At this point, the composition of the balance sheet is expected to change. The Fed should allow its holdings of mortgage-backed securities to run to zero, returning to a balance sheet of all Treasury securities. The Fed does not plan to sell MBS initially, but may at a later date (the reduction will be accomplished through mortgage prepayments and maturation). The Fed may also shorten the duration of its portfolio. Such details are subject to change in this year’s debate, but should be settled over time.
This year, Fed Vice Chair Richard Clarida is leading a review of the central bank’s monetary policy framework, its tools, strategies, and communications practices. The first question, according to Clarida, is “Can the Federal Reserve best meet its statutory objectives with its existing monetary policy strategy, or should it consider strategies that aim to reverse past misses of the inflation objective?” The Fed has consistently undershot its inflation goal in recent years. The Fed may consider a “makeup” strategy, allowing inflation to rise above the 2% target for a period (to reach the 2% goal “on average”). Another question: “Are the existing monetary policy tools adequate to achieve and maintain maximum employment and price stability, or should the toolkit be expanded? And, if so, how?” After hitting the zero lower bound on interest rates during the financial crisis, the Fed employed “forward guidance” (a conditional promise to keep short-term rates low for an extended period) and large-scale asset purchases (QE). Officials are reviewing alternative measures to be employed in the next recession. The third question is “How can the FOMC's communication of its policy framework and implementation be improved?" The Fed will conduct town hall events and policy symposiums this year as it considers these issues.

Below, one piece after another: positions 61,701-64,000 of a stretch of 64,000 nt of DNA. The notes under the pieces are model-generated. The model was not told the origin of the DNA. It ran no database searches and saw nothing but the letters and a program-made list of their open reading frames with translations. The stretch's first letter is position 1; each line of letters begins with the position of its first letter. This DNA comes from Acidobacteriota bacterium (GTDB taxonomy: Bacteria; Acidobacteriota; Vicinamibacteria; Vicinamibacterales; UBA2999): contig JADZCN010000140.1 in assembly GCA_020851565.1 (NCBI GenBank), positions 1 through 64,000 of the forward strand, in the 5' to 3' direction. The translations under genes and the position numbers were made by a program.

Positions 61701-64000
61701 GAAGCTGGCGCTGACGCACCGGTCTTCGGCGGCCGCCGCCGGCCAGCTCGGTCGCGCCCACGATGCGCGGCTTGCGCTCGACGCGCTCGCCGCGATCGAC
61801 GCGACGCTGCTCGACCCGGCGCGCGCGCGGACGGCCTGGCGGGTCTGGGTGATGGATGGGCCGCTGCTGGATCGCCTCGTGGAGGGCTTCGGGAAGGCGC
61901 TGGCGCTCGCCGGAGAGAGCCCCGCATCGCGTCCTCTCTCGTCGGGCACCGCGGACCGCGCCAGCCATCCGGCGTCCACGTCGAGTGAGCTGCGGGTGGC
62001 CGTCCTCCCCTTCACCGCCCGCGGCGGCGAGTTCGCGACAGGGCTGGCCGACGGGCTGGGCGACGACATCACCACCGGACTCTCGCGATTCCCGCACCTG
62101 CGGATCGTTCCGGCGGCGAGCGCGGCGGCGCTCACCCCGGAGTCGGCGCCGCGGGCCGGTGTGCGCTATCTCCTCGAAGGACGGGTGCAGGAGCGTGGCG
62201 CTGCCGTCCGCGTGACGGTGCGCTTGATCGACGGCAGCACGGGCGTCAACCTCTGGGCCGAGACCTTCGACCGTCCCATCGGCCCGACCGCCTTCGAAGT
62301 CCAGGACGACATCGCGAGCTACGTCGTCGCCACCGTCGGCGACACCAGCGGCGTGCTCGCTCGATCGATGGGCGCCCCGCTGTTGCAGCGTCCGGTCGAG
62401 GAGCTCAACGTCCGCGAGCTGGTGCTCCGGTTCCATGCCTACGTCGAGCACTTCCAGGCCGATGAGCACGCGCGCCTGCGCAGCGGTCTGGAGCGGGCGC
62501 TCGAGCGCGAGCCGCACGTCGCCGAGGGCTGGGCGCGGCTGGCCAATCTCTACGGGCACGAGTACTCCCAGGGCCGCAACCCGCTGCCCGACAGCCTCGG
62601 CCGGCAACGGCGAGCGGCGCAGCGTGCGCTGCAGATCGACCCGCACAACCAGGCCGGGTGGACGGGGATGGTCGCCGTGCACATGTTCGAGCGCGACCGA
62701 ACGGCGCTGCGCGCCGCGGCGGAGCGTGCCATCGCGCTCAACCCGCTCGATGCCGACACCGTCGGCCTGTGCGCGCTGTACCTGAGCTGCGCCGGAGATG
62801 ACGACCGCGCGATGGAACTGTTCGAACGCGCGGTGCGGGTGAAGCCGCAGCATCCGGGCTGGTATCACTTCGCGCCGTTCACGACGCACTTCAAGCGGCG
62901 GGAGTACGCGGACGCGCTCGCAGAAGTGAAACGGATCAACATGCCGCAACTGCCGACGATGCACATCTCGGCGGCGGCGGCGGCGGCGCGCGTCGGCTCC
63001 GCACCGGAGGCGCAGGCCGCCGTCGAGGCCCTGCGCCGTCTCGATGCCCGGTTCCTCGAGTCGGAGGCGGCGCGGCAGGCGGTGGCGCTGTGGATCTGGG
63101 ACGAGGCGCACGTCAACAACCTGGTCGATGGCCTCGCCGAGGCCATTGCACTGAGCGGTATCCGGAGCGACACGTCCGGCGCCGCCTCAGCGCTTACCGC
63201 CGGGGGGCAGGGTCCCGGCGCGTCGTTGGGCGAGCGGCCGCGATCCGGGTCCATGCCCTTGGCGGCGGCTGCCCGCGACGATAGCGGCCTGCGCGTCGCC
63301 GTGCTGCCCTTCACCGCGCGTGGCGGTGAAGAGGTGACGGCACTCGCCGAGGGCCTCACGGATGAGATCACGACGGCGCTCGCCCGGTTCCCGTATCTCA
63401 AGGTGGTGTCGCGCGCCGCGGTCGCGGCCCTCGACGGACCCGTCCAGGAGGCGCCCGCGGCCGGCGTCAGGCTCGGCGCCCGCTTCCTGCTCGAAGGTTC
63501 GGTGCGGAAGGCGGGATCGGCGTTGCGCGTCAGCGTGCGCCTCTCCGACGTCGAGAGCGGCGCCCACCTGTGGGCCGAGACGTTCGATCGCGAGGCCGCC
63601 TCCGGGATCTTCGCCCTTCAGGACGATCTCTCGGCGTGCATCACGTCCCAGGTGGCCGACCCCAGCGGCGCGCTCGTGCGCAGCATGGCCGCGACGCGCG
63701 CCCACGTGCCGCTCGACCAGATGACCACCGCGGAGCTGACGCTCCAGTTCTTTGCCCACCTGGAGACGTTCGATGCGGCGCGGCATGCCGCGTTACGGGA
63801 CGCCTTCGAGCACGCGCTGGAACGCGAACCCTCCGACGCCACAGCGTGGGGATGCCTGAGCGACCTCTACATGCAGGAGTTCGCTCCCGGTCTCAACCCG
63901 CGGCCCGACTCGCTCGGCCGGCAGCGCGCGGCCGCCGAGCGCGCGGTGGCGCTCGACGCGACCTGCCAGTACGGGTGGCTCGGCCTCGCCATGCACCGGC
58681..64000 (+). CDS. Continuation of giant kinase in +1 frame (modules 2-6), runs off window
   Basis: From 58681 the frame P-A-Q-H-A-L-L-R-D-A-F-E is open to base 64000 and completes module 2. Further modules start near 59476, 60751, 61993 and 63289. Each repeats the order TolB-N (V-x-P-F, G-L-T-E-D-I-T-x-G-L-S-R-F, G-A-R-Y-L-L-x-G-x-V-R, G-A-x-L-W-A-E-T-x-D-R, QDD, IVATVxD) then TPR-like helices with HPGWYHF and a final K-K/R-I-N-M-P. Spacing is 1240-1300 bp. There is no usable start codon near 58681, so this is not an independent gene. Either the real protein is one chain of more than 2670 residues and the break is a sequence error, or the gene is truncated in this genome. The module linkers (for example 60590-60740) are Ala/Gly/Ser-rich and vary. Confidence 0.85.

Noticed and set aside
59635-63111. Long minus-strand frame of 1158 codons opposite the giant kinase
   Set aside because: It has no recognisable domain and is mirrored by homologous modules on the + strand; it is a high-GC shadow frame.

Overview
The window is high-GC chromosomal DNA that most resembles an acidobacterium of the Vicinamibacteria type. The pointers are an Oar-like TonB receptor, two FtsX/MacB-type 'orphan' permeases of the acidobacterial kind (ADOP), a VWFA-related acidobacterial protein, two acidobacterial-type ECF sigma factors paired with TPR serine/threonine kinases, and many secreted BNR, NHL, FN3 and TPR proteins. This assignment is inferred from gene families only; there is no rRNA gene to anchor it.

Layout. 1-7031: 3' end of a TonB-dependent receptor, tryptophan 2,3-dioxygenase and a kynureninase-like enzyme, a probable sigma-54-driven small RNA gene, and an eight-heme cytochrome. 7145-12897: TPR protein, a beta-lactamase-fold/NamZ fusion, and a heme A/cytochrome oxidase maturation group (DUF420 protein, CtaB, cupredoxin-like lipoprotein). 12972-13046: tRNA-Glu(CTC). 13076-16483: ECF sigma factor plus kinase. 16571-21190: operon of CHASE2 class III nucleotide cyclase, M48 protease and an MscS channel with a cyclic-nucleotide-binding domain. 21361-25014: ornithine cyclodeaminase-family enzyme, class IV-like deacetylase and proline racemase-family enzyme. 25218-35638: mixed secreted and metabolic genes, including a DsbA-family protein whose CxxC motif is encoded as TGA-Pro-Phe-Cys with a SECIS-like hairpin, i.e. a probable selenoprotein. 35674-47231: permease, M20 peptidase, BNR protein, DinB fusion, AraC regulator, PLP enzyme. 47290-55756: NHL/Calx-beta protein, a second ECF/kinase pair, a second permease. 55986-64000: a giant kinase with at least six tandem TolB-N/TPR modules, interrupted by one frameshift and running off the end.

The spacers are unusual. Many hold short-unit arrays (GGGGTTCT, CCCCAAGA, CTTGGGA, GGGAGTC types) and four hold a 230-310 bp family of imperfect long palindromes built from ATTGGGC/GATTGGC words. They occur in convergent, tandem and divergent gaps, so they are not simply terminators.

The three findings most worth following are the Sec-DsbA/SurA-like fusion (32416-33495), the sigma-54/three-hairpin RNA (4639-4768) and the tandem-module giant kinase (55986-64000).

The Bureau of Economic Analysis will release an “initial” estimate of 4Q18 GDP growth on Thursday (February 28). In terms of the available information, this falls somewhere between the “advance” estimate and the “2nd” estimate. We’ll also get some delayed pieces of the puzzle in the days leading up to that (December residential construction, factory shipments, and advance figures on foreign trade and inventories). Estimates of fourth quarter GDP growth have been coming down recently, mostly reflecting the disappointing retail sales report for December (released February 14). Shipments of capital equipment slowed. Inventories likely slowed sharply (a faster pace of inventory accumulation had added 2.3 percentage points to GDP growth in 3Q18, a slower pace will subtract from 4Q18 GDP growth). Through the November data, it looks as if net exports may make a positive contributions (net exports subtracted 2.0 percentage points from 3Q18 GDP growth).
Data Recap – There were no major surprises in the FOMC minutes, although the officials did not discuss lowering rates (as some market participants had anticipated). The economic data were generally on the weak side of expectations.